In many cases, services allow applications to gain access on behalf of users but deny applications direct access to service APIs. This raises an interesting question: If an application can only gain access to data on behalf of a user, how can it access data when no user is interacting with it? Creative engineers have come up with a solution. The application logs in as a user once, then records its authentication token and keeps on using it even after the user has logged off the application. In the case of low-code/no-code applications, that user is typically the application's creator. User authentication tokens are supposed to be short-lived in order to prevent this workaround. In practice, however, most services issue tokens that are valid for 12 months.

Let's say a business professional creates an application. Instead of having to wait for approval of an application identity or permissions, they use access on behalf of a user — in this case, their own. The application requires them to log in once (say to Salesforce or SharePoint), records their own private authentication token, and reuses it at will. Even if another user is using the application, it will still use its maker's identity.

There are ways to build low-code/no-code applications with dedicated identities — for example, by using service accounts. However, the methods are not very widely used.

Recall the positive properties of application identity stated above: The application can be monitored, its access to data can be controlled, and its privileges can be revoked. None of this is true when low-code/no-code platforms are embedded with their creator's identity. Every application a business professional makes might have their user identity built into it. Security and IT teams analyzing access logs will have no way to know that these applications even exist.

Impersonation-as-a-Service

Recording and replaying user authentication tokens as a way to grant applications access to resources has another implication: They open the door to simple and easy identity sharing among users. This manifests in a common low-code/no-code feature typically referred to as connections. Connections are how low-code/no-code applications gain access to resources like Slack, NetSuite, or BambooHR. They allow read operations, like reading employee HR data; write operations, like the ERP on recent sales; and delete operations, like permanently deleting a Slack channel. Connections are first-class objects, which means they can be created by one user and shared with another user, an entire team, or even an entire organization. Technically speaking, these are wrappers around user authentication tokens or hard-coded credentials.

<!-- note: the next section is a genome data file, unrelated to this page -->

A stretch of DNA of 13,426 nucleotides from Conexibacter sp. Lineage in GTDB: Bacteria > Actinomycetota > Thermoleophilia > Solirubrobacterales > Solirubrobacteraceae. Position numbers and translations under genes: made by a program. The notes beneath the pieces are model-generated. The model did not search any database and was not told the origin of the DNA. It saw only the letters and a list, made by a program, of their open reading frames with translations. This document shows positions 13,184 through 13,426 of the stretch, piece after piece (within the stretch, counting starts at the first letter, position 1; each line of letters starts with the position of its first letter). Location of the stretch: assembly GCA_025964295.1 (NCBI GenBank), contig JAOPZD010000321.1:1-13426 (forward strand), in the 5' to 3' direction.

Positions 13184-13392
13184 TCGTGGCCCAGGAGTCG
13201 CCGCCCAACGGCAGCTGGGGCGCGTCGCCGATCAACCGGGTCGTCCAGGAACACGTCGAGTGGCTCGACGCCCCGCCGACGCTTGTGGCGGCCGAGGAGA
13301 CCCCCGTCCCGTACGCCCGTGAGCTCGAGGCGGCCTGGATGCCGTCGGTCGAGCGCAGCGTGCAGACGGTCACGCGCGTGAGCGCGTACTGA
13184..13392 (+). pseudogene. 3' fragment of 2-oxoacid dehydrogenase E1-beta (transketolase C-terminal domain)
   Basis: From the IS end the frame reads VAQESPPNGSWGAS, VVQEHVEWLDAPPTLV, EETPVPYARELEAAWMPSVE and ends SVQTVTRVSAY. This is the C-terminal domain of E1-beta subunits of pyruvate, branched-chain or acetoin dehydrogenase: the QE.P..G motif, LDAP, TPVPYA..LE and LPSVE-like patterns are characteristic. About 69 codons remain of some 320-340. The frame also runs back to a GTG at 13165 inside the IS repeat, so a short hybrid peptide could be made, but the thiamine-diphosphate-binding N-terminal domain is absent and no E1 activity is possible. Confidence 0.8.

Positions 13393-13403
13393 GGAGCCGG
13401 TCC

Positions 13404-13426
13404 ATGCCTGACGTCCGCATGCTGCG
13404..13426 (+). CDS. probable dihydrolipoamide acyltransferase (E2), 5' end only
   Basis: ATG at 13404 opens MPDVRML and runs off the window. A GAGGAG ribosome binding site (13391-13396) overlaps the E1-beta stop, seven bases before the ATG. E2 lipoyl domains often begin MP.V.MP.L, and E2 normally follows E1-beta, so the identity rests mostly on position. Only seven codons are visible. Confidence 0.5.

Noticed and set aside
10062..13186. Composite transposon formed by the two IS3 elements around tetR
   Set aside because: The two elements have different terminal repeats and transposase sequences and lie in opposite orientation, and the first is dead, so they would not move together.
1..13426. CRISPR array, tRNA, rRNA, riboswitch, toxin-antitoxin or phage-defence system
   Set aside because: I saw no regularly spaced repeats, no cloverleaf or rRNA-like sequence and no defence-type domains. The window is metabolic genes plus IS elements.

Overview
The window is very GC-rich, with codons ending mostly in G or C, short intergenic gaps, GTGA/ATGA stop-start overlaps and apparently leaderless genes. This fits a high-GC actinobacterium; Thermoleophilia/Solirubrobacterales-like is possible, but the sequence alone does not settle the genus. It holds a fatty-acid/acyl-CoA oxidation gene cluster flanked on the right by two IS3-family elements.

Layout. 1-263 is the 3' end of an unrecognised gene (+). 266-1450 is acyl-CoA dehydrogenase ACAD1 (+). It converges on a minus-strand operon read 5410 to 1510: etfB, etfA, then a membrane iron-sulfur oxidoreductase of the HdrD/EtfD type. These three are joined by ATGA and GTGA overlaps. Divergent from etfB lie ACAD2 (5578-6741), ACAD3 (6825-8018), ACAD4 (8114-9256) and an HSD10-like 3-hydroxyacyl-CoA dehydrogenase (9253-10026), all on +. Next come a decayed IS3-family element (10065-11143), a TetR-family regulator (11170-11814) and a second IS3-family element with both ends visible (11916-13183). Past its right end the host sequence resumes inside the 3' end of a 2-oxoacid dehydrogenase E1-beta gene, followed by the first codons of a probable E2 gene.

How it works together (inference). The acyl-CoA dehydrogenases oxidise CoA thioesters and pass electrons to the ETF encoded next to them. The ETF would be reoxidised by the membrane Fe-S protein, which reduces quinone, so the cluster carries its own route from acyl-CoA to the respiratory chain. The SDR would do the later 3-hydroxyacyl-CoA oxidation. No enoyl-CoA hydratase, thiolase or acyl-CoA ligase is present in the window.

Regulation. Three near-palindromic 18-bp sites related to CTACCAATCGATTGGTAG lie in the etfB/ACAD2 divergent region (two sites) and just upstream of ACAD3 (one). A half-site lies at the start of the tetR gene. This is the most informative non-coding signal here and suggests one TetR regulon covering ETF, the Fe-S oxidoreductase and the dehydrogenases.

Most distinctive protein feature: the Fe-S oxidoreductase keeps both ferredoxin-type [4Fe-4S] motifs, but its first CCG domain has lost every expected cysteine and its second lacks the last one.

When a user creates and shares a connection to Microsoft Office, for example, it is akin to them sharing their password. However, if a team of developers is collaborating on a project, they often need to be able to share an application identity with each other. Connection sharing enables working together in a team on a shared project, but unfortunately it can also enable users to share their identities with each other. Since many low-code/no-code applications are built with the creator's identity embedded within, identity sharing is a common risk low-code/no-code platforms introduce.

To make matters worse, credential sharing is just way too easy on many platforms. A single checkbox stands between you and sharing your identity — for example, your ServiceNow or Salesforce account — with your entire organization. In some cases, sharing an application with other users implicitly shares its underlying connections too.

This is a crucial point. Under certain circumstances, users who gain access to a business application will gain direct access to its underlying database implicitly, without direct consent or knowledge. Take an expense management application, for example. There's a big difference between letting people use the application to submit their expense reports and giving them access to the underlying database with everyone's expense reports within it.

Unintentionally, low-code/no-code applications make credentials — the No. 1 resource that attackers are after — easier to obtain.

Where Do We Go From Here?

As we've seen, low-code/no-code platforms had to overcome many challenges in making enterprise applications easy to build for everyone from professional to business developers. Sometimes, the solutions come at a cost. In the case of credentials, the ability to move fast is unfortunately coupled with the ability to break things — namely, the enterprise identity model.

It is important to mention here the immense value that low-code/no-code platforms create for the enterprise: reducing the time between idea and execution, lowering the bar for application development, and increasing business velocity.

Platforms cannot be expected to resolve security concerns on their own; it is a responsibility shared between the platform and its customers. To reduce the risk, security teams should familiarize themselves with the ways identities are treated as part of the low-code/no-code platforms their organizations use. Most platforms can be configured to reduce the level of credential sharing and turn off implicit sharing.

More importantly, security teams must realize that low-code/no-code platforms introduce an inherent new risk into the enterprise that cannot be mitigated by traditional monitoring approaches because of the confusion between application and user identities. Therefore, security teams should invest in guiding business developers, reviewing potentially risky applications, and taking action to mitigate risk.